SEASON KICK OFF BENEFIT
THE MAN OF MODE
or SIR FOPLING FLUTTER
Monday, October 26, 7:30 pm
416 W 42nd Street
Directed by Jesse Berger
with Matthew Amendt, Heidi Armbruster, Suzanne Bertish, Veanne Cox,
Laura Esterman, Ryan Garbayo, Amelia Pedlow, Everett Quinton,
Reg Rogers, Liv Rooth, Marc Vietor, Spiff Weigand,
and featuring Michael Urie as Sir Fopling Flutter
With Live Music by Scott Killian and Jacob Lawson
Libertine or liberator? London’s leading rake wreaks hilarious havoc on high society in this - the original Restoration Comedy - with help from Sir Fopling Flutter, the first and greatest of the Restoration fops.
About the Play
In eighteenth-century productions of The Man of Mode (1676), Sir Fopling Flutter sashayed onto the stage, followed by a sedan chair, on which reposed a mountainous full-bottomed periwig. The actor Colley Cibber had first created this wig for “Sir Novelty Fashion,” a character modeled on Sir Fopling, and further iterations of the character followed, always accompanied by the monstrous periwig. An anecdote captures the wig’s allure: young Henry Bret, new to London, shoves his way into the green room after the play and begs Cibber to sell him the wig so that he too can “cut a figure,” —that is, become a man of mode.
Fashion (being à la mode) is the focus of the play’s title and Sir Fopling’s ruling passion. He (naturellement) wears only French designer labels: “The suit?...Barroy...The garniture?...Le Gras...The shoes?...Piccat...The periwig?...Chedreux” (III.ii). We tend to cast the Restoration fop as queer drag queen avant la lettre, and the play does hint that Sir Fopling may not be so interested in the ladies after all. (“[L]et me embrace thee,” he exclaims to Dorimant, “prithee let thee and I be intimate,...there is no living without making some good man the confidant of our pleasures” [III.ii]). Moreover, his “breech” (like his voice?) is “a handful too high,” as Medley tells him (perhaps handling the breech in question). “Peace, Medley; I have wished it lower a thousand times, but a pox on’t, ’twill not be” (III.ii).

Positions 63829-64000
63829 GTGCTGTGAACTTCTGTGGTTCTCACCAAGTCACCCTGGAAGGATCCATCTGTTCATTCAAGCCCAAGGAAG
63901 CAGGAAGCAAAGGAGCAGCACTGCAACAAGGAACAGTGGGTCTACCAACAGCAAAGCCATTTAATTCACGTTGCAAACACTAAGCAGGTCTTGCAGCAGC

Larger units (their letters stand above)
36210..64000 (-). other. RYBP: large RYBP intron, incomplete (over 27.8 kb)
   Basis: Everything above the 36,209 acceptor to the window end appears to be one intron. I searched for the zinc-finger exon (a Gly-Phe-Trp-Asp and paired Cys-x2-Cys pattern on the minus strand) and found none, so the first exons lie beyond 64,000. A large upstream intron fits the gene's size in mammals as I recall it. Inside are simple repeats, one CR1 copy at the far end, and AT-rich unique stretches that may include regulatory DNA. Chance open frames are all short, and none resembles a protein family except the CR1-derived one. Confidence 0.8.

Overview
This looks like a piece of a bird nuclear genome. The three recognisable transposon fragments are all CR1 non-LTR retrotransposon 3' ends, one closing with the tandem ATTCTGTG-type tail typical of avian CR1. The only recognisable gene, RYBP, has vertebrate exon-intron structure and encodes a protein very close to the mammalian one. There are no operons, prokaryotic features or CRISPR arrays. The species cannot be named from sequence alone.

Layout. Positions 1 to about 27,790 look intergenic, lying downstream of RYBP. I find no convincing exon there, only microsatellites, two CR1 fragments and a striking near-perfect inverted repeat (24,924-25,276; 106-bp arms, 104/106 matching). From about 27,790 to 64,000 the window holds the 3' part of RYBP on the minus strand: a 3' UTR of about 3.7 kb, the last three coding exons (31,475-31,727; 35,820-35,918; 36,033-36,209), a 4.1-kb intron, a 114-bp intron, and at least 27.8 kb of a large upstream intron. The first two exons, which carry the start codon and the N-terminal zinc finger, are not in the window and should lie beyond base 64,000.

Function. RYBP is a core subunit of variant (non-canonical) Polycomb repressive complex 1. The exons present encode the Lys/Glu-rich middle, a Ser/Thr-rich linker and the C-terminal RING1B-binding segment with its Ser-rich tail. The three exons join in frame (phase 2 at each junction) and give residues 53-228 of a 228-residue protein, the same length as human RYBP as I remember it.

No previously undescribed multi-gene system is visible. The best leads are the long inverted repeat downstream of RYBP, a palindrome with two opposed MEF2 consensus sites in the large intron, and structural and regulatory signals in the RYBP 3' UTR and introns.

And yet, Sir Fopling’s passion for fashion turns out to be a more general social pathology (“He...represents ye all,” the Epilogue reminds us). Fed by new trade routes and a culture of global consumerism, modeled by a glamorous king, fashion’s erotic allure proves irresistible. What drives the new consumerist fashion regime is “mimetic desire” (in the words of Joseph Roach): desire for what others desire (clothes, accessories...). Like Sir Fopling’s periwig, it spawns “a parade of substitutes, surrogates,...knock-offs.”
Sir Fopling is, in a sense, a knock-off of Dorimant: the fashionable rake (himself modeled on the scandalous Earl of Rochester). But Dorimant is also a man of mode, a version of Sir Fopling: restlessly pursuing novelties, only to cast them off. Paradoxically, mimetic desire leads not to regard for others but to narcissistic mirror-gazing. Sir Fopling’s literal mirror-gazing (“a man may entertain himself [in a mirror],...’Tis the best diversion” [IV.ii]) finds a parallel in Dorimant’s vanity.